How the Media Rushed to Cover Bin Laden’s Death

The news first broke on Twitter

The media made a mad dash to cover last night’s news about the death of Osama Bin Laden.

As soon as the White House announced that President Obama would hold a special press conference late Sunday night, speculation began as to what the subject of the surprise announcement would be.

As the White House repeatedly delayed the speech (it was scheduled for 10:30 p.m., and the president finally went on around 11:35 p.m.), the story exploded over the Internet, where former Defense Secretary Donald Rumsfeld's chief of staff Keith Urbahn announced via Twitter that he had been “told by a reputable person they have killed Osama Bin Laden.”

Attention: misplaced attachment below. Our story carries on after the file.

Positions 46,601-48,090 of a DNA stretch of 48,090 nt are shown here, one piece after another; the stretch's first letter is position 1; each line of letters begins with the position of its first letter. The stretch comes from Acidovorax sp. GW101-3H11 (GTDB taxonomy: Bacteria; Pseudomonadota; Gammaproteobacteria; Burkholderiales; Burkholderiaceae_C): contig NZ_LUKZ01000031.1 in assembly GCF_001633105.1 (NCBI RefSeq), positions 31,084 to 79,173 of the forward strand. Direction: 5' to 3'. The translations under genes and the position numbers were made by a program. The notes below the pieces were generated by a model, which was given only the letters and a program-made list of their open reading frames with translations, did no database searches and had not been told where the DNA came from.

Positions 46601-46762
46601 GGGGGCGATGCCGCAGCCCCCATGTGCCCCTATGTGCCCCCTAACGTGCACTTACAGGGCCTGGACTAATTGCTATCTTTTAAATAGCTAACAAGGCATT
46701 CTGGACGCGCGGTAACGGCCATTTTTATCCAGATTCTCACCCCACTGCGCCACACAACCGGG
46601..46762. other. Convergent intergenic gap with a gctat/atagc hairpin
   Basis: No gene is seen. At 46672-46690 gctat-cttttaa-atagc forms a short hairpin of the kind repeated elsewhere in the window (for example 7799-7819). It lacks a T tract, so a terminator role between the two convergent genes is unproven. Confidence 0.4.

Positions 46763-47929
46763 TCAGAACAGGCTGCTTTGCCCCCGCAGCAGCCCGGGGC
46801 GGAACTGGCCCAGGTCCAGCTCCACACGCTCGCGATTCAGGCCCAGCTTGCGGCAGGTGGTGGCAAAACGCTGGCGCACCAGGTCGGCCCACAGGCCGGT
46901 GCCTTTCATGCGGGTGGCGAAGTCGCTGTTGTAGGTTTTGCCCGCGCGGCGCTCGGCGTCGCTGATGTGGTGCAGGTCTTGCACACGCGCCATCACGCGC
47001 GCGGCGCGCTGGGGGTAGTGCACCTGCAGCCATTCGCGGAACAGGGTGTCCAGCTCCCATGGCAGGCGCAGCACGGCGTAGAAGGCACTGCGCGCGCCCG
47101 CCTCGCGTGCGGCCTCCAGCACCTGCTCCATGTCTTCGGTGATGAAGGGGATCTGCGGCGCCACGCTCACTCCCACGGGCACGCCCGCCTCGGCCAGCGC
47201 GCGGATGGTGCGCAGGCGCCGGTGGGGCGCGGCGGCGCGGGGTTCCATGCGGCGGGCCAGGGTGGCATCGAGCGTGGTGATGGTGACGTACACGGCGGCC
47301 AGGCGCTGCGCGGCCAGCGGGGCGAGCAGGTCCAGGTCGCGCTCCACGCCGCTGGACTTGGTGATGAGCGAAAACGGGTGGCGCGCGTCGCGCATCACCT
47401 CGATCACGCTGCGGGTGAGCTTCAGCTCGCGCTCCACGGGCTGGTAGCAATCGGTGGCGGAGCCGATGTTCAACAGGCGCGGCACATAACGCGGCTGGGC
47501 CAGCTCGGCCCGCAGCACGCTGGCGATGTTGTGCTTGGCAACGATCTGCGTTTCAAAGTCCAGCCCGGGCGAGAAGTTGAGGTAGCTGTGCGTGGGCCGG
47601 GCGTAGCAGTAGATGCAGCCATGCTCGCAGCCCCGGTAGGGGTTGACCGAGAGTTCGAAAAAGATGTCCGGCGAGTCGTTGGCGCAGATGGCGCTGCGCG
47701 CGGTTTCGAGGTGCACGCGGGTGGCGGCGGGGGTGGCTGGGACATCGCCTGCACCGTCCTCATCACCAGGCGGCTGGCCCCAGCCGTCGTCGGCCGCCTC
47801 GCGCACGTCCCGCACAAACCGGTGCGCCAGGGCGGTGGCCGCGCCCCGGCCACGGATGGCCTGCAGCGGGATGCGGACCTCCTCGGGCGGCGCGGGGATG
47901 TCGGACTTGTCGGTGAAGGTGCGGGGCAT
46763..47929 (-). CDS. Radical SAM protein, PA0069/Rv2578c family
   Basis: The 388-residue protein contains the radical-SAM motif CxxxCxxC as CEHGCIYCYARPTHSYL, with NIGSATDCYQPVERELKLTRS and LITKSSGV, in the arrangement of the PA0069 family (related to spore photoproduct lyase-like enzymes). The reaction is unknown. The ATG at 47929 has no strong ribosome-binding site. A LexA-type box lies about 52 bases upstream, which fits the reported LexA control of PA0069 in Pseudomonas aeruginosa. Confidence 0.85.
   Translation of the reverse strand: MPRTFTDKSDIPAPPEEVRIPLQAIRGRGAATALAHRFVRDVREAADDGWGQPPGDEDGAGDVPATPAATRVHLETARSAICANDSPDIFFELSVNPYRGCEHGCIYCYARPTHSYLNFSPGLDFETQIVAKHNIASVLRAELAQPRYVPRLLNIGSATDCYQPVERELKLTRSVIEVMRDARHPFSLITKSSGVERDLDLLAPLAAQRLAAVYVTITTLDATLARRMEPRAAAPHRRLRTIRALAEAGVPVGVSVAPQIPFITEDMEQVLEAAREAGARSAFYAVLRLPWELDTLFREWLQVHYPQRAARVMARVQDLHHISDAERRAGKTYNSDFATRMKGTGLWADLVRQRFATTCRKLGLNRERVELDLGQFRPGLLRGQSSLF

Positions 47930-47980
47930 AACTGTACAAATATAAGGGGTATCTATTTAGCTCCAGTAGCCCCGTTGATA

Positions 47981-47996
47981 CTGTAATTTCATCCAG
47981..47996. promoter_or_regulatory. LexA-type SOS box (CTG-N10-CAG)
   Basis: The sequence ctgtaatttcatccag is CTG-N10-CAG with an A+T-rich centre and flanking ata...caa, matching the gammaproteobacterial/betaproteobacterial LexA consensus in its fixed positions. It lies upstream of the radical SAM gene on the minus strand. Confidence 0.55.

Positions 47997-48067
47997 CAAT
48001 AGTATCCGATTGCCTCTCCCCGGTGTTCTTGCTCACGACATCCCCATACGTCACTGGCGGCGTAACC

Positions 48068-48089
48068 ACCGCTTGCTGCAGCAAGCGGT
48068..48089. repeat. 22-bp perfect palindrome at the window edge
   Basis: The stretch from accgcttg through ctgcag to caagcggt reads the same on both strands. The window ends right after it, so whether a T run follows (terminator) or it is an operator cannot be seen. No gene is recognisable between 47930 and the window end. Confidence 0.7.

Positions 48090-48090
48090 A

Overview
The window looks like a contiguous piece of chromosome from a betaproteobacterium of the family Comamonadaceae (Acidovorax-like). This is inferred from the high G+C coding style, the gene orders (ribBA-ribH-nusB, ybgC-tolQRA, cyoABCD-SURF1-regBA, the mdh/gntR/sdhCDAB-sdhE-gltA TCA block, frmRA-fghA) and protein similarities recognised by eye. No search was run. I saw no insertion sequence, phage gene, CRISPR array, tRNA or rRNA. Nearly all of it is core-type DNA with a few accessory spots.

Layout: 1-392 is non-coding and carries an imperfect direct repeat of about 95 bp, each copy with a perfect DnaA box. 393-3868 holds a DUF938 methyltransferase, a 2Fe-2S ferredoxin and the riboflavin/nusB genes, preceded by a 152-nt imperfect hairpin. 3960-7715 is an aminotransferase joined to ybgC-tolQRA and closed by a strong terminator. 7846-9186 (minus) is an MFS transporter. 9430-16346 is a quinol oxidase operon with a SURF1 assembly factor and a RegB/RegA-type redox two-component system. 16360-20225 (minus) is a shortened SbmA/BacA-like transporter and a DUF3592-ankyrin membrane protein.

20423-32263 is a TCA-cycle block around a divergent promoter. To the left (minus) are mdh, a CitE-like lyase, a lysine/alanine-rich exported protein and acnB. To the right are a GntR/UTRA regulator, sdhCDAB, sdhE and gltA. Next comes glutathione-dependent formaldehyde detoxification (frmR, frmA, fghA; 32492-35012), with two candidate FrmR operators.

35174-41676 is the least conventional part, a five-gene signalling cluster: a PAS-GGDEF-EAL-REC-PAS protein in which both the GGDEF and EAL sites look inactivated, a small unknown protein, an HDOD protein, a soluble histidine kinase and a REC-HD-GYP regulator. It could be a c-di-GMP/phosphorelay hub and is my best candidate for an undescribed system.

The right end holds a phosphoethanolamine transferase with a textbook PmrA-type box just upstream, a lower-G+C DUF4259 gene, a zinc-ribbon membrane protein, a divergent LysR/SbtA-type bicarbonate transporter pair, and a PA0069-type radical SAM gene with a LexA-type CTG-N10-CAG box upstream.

Anchors ran to their studios to begin covering the event. But with all of the unsubstantiated reports surfacing online, the typically eager cable news teams were particularly careful to double-check their sources before making any definitive reports, so that “some peculiar moments ensued as on-air reporters still held back from saying too much prior to an actual confirmation,” the Huffington Post noted. NBC’s Mike Viqueria, for one, had already begun reading a note from colleague Pete Williams about the subject of Obama’s announcement, before being told to hold off.

Many major news organizations broke the story online, particularly over Twitter. The New York Times’ reporter Jeff Zeleny tweeted the newspaper's first announcement before the full story was posted on its website. The Times, New York Post, and New York Daily News all quickly went to work ripping up their front pages to get the news on the cover—a distinctly old-fashioned problem within an evening so heavily dependent on new media.

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